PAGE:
I grew up in the Dale-Selby neighborhood of Saint Paul. To be more
exact, we lived in the upstairs of a duplex just off the corner of Dayton
and St. Albans, one block from Dale and one block from Selby.
When I see sweet potatoes, I often think of Deborah Torraine. Deb
was a community organizer in the Twin Cities. She always referred
to herself as a cultural worker; she was a mentor to new and
emerging artists, and the Director of Community Engagement for
the Saint Paul Almanac.
Driving back from the reservation, I cross a small bridge into Saint Paul. I feel the troubled waters. I think of my grandfather’s people,the Dakota. I think of how they lived by the water, how they made fire by the water.
Our Lady of Guadalupe,
leaning in the mercado window,
make intercession for the West Side.
Mystical rose of yellow, red, and blue,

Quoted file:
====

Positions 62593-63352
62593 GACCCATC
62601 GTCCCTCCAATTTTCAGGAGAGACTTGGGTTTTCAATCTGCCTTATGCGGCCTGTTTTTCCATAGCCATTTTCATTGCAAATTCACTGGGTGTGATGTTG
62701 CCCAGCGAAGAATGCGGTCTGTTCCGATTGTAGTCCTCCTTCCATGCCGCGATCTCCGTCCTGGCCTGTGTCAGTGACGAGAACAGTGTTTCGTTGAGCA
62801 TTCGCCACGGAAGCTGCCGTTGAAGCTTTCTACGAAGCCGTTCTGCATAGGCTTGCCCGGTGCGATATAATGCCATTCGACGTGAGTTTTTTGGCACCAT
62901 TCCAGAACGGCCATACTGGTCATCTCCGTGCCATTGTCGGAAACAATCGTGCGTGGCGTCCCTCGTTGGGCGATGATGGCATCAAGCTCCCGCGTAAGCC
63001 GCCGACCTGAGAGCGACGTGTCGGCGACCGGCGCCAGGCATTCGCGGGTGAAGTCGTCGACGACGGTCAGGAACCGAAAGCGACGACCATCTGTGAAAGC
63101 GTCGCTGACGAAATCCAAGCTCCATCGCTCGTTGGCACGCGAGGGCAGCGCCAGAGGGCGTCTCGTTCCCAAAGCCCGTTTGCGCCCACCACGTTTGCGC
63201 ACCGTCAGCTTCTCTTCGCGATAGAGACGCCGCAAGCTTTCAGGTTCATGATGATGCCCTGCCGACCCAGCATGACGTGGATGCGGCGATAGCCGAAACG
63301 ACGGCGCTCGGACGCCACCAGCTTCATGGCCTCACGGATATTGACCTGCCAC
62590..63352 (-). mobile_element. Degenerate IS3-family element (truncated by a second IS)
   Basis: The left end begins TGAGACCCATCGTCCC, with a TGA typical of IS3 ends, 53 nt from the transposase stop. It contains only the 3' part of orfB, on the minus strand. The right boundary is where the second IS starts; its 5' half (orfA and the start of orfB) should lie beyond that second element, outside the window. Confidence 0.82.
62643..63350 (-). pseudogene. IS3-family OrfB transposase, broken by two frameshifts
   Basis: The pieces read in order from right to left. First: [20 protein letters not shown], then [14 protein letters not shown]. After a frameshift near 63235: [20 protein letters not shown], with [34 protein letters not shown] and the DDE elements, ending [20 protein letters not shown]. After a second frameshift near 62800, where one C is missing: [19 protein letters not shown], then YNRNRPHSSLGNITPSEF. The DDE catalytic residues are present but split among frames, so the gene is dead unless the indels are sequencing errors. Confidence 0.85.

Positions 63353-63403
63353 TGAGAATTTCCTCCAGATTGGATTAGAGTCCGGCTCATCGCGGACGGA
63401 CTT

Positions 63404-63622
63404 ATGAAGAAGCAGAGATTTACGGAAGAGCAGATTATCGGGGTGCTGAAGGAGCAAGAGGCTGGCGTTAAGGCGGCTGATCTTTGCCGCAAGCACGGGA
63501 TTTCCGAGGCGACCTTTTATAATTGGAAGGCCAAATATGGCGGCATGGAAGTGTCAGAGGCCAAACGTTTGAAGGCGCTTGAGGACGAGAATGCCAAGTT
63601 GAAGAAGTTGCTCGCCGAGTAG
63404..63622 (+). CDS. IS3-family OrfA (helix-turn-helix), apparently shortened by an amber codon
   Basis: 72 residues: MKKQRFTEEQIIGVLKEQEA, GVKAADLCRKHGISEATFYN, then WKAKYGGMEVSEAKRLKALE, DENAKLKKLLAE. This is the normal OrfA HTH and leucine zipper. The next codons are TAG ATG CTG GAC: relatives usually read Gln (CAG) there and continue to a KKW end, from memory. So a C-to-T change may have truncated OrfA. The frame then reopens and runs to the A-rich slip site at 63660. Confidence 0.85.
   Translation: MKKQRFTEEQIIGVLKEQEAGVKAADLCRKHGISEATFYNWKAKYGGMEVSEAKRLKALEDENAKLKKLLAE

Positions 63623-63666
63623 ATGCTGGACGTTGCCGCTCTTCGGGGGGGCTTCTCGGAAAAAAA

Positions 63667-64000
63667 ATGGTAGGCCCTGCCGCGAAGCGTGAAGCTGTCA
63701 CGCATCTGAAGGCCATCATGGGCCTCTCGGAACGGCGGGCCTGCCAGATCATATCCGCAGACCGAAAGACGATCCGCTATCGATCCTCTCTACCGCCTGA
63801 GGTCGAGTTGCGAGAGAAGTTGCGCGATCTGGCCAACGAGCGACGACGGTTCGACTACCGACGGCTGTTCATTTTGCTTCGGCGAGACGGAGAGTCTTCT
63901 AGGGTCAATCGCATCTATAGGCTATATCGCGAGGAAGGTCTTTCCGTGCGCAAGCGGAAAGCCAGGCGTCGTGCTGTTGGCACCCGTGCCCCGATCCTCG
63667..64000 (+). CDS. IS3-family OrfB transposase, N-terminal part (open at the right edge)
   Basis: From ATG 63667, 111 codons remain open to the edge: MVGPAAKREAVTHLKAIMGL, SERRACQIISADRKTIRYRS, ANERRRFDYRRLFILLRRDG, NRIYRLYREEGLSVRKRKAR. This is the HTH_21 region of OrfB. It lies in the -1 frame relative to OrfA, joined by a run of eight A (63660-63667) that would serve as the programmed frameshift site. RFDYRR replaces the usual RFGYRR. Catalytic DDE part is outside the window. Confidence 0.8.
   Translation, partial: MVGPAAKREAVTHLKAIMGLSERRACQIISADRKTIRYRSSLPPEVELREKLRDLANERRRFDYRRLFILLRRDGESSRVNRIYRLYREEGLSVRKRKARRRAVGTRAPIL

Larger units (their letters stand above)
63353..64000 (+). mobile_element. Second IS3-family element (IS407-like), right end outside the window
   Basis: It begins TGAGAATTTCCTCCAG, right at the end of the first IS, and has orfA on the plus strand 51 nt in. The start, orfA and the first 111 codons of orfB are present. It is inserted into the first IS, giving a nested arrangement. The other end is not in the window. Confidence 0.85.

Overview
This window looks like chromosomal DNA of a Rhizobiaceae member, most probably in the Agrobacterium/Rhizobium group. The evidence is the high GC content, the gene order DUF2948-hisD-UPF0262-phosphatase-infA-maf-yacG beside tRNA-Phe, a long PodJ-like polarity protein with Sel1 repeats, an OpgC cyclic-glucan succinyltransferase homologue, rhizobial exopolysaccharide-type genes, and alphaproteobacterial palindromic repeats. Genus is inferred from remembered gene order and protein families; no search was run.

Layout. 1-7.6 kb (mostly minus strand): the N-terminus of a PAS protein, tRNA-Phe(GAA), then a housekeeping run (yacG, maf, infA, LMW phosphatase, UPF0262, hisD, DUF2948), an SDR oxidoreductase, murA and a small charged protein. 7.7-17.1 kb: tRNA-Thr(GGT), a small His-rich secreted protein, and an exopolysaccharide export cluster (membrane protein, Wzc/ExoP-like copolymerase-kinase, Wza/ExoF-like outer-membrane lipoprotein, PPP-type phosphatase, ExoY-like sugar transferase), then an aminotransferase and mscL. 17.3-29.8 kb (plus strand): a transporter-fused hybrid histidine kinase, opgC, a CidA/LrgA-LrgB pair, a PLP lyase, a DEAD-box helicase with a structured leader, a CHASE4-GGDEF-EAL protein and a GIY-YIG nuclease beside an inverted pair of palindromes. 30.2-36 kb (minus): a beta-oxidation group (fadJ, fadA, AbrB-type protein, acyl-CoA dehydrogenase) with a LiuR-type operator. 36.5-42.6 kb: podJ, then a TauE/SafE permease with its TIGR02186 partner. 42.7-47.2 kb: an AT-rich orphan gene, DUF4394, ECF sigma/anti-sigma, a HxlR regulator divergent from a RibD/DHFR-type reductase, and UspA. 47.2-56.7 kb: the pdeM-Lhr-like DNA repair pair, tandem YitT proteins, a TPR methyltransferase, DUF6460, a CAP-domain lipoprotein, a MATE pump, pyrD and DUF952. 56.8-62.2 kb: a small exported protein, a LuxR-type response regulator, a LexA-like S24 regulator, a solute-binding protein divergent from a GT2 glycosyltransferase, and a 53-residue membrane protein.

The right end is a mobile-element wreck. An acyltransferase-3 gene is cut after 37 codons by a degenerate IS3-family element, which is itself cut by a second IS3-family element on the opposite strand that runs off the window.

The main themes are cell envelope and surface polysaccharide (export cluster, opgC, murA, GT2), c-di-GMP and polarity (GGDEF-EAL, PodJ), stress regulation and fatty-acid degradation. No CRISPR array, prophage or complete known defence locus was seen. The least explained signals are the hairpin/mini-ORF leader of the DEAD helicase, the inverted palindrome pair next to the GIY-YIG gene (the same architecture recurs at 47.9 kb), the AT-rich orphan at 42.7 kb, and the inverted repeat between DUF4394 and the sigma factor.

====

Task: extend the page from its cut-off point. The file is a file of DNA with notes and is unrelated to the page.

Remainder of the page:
protect those who journey through
the corners of George, State, and Chavez streets —
New Tepeyac, District del Sol.
“You can’t have an underworld without an overworld, if you know what I mean.”
—Nate Bomberg, Pioneer Press reporter
“Another very great nuisance with which we have been afflicted... is the myriads of mosquitoes with which the country abounds... they have been for the last two months almost intolerable... their depredations at night are beyond description.”
—Horace Bigelow, Saint Paul Pioneer, September 10, 1854
“I do hope that in my blundering way through life I may in a small measure defend the dignity of common men and prove of some sustaining power to the suffering souls I meet... I have small faith in any man’s religion if he feels above those who are unfortunate.”
—L. C. Larry Ho Hodgson, Saint Paul mayor and poet